The Masseria

The Origins

Jorche is situated on a little hill close to Torricella. White and majestic, the Masseria is a splendid, closed court in a rich Mediterranean garden. Its architectural structure, typical of the rural Salentine landscape, preserves the timeless fascination of ancient times and tells the story of these places.

In 1990, Antonio and Mariella Gianfreda fell in love with this Masseria, at that time abandoned and with its left wing completely collapsed, they bought it from the heirs of Baron Vito Bardoscia and began a long and laborious restoration work of the principle complex.

Later on, they also renovated the old stables and the magnificent half-underground oil mill, going back to XVIII century and today designated as restaurant.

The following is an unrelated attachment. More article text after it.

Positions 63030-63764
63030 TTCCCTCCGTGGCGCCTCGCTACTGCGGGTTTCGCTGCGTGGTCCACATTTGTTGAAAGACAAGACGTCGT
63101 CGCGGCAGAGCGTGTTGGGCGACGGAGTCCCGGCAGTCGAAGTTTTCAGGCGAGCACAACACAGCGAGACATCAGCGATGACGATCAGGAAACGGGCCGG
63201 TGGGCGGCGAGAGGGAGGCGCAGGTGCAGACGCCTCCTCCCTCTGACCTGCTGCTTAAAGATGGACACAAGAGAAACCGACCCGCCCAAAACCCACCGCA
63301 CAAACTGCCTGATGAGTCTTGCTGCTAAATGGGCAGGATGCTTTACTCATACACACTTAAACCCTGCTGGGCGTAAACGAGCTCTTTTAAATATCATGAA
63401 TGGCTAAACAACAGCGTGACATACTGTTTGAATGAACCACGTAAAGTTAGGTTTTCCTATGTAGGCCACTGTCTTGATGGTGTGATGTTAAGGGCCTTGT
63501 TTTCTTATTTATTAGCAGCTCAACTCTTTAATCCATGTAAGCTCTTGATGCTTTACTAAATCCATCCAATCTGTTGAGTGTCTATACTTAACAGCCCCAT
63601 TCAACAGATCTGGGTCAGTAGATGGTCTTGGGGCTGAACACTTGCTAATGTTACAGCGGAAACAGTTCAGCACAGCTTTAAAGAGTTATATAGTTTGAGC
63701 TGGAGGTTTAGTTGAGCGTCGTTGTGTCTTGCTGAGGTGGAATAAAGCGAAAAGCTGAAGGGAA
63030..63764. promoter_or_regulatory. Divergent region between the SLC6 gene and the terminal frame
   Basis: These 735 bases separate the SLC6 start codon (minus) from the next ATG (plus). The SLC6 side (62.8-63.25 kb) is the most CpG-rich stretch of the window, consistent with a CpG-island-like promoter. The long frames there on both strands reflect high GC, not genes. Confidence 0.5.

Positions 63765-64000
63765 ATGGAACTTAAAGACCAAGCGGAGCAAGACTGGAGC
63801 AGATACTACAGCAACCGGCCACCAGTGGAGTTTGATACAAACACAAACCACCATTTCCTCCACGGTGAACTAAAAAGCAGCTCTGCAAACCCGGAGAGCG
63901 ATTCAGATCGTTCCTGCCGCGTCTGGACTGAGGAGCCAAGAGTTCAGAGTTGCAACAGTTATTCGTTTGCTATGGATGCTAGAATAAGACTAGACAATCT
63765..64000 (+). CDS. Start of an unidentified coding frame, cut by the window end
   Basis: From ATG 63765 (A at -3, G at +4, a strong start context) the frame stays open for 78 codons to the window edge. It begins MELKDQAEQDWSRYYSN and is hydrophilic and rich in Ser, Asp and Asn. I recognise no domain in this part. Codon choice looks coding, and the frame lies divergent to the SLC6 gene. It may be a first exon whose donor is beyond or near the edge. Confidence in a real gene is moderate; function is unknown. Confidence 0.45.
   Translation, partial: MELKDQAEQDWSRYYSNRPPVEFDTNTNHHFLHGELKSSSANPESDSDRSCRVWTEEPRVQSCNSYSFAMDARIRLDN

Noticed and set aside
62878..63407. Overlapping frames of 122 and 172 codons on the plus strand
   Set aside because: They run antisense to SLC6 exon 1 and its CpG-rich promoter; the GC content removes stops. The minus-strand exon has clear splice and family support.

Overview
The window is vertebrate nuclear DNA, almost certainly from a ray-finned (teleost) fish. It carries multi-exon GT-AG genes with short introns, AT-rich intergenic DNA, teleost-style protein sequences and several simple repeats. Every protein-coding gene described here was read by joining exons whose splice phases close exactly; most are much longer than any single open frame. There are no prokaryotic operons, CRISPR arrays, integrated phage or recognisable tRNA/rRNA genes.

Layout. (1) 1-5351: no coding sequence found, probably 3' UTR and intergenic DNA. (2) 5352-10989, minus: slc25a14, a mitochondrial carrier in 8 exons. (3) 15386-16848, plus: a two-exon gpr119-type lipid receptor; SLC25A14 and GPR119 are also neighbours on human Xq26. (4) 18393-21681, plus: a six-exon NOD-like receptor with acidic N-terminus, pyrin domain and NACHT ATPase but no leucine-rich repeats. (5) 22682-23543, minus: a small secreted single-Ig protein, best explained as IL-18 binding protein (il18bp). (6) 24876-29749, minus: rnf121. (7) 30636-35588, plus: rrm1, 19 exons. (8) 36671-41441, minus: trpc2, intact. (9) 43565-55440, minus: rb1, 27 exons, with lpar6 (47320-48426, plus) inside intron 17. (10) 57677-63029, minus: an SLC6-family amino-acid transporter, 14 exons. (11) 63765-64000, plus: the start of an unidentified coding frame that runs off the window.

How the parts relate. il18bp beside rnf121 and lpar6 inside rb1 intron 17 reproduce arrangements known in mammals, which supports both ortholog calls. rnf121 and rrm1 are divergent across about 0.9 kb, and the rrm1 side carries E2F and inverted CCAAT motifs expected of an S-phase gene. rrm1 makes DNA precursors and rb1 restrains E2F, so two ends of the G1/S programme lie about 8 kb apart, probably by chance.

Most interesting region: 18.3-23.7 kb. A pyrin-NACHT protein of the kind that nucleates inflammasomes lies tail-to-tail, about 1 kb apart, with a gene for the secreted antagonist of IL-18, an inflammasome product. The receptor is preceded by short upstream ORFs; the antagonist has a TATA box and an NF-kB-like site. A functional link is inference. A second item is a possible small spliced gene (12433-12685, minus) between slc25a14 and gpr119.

Simplicity, care and hospitality
Living the Masseria

Our History

Masseria Jorche has a very ancient story: the construction of the most ancient part of the building dates back to the end of the XVII century, when Puglia was under the Spanish domination and the feudal system.

At the time, the Masserias were really and truly self-sufficient agricultural centres, composed by dwellings, animals’ shelters (sheeps, goats, cows, oxen, horses and courtyard animals), agricultural instruments and food stocks necessary to the survival of the inhabitants of the Masseria. Even Jorche had the function of agricultural business and was considered one of the biggest and most complete in the area.

The central building, made up of two floors, is the oldest part of the Masseria: the top floor was reserved for the owner and was used as storage for legumes and wheat, while in the bottom one, much bigger, all the workers in charge of the conduction of the Masseria lodged.

At the end of XIX century, Jorche reached its moment of maximum splendor when it became Baron Bardoscia’s property, a great landowner who, at the beginning of XX century, owned various Masserias in the area.

Iscriviti alla NEWSLETTER
per restare aggiornato sulle nostre offerte o iniziative

ISCRIVITI ALLA NEWSLETTER